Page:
Pinetop Seven Bringing Home the Last Great Strike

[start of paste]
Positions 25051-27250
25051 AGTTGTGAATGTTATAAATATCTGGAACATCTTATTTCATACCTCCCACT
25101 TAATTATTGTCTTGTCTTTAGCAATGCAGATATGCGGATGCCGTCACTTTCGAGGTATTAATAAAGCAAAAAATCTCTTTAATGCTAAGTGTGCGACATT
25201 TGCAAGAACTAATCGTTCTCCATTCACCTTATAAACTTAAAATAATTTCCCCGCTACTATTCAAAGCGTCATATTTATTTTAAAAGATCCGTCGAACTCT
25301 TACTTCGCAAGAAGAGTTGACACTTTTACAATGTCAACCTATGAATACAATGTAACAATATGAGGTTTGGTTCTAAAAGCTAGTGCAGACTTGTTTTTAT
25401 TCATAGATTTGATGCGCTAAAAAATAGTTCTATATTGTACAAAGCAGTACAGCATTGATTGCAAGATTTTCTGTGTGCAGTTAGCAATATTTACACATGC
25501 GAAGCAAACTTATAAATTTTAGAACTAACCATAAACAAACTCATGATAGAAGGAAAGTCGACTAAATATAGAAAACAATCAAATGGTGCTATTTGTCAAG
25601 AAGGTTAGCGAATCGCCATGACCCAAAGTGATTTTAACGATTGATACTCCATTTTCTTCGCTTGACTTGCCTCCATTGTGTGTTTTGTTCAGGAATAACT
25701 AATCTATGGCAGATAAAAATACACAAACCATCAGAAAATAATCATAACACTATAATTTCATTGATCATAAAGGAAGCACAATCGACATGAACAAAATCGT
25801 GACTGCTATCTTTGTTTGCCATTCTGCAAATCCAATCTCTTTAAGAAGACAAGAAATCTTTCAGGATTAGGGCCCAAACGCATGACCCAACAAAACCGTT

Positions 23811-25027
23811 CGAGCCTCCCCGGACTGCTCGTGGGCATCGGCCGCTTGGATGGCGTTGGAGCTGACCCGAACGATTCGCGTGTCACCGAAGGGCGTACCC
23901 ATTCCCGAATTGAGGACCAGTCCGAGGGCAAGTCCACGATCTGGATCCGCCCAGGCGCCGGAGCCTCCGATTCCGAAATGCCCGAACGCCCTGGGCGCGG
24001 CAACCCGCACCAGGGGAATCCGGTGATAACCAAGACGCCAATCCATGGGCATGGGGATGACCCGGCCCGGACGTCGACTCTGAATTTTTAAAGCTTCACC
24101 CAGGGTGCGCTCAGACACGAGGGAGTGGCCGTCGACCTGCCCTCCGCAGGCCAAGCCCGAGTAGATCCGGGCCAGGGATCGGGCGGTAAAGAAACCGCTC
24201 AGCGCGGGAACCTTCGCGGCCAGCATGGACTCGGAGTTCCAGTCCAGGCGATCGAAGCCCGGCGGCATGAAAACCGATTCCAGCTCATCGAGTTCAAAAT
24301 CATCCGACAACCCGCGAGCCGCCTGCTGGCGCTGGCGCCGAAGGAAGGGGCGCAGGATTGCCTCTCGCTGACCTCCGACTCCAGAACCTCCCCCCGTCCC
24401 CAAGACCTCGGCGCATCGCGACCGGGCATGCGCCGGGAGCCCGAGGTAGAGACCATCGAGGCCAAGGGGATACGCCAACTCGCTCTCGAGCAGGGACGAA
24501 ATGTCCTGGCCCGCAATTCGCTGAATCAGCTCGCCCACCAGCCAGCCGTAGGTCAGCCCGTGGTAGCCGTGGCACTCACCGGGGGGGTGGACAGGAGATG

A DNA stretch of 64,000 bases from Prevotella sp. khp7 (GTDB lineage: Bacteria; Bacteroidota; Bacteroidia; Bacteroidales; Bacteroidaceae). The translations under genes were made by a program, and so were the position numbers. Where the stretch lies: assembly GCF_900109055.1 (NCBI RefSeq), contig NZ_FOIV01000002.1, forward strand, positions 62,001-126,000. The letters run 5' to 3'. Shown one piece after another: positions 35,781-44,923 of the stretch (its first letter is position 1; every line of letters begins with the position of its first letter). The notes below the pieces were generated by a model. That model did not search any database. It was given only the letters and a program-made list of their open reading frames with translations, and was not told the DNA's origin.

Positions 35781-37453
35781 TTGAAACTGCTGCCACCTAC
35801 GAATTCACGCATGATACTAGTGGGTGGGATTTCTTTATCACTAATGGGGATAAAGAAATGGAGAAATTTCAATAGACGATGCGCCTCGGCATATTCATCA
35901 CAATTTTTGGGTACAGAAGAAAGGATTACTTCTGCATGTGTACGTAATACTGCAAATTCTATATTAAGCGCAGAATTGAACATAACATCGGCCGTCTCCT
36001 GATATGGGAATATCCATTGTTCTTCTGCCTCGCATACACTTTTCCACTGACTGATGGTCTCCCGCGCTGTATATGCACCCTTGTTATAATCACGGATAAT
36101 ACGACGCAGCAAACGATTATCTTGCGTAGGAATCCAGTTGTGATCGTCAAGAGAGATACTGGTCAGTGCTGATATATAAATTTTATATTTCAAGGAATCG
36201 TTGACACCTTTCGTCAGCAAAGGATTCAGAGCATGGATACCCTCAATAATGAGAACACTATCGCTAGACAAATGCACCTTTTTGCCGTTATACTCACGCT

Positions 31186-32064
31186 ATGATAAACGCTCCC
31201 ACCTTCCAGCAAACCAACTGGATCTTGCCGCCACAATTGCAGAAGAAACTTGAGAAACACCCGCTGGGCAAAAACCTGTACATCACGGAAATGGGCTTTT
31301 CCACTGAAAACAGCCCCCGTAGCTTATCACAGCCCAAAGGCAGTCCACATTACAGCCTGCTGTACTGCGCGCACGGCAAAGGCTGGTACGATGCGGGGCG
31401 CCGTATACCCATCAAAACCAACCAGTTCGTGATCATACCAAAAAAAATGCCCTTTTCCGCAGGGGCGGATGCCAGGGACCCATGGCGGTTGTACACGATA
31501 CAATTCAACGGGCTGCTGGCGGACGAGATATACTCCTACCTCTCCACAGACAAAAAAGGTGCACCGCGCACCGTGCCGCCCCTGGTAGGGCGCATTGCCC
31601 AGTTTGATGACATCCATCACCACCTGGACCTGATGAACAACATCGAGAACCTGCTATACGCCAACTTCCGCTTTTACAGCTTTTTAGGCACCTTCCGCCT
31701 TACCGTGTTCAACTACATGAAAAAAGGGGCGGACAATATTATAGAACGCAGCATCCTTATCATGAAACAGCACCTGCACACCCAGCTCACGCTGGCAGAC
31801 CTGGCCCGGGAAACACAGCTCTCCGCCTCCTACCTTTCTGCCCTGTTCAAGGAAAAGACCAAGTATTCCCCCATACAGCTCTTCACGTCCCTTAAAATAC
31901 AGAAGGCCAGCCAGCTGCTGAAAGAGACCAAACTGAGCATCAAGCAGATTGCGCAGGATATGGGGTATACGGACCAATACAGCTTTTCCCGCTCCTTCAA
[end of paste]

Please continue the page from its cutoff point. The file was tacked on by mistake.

Record reviews often end with a recommendation; this one begins with an exhortation. Please buy this album and support Pinetop Seven, a band gifted enough to make beautifully crafted music that lingers in the mind long after it's finished playing, and gutsy enough to steer clear of virtually every marketing niche. Legions of American folkways are referenced, but it hardly fits the alt-country mode, given the influence of European masters of wistful soundtracks like Nino Rota, not to mention American minimalist composers. Gorgeous pop melodies abound, embedded in arrangements incorporating vibes, marimbas and banjos, but despite Pinetop Seven's eclecticism, there's nothing gaudy or even all that eccentric about them. They shrewdly tread the fine line between austerity and lushness, in keeping with a lyrical richness that weaves its hypnotic spell within its stark, Raymond Carver-style tales of slowing becoming undone. Pinetop Seven have everything that makes a band a critics darling and utterly baffling to radio programmers, so there's a very good chance you won't hear this unless you buy it, and I think you want to hear this. (Truck Stop)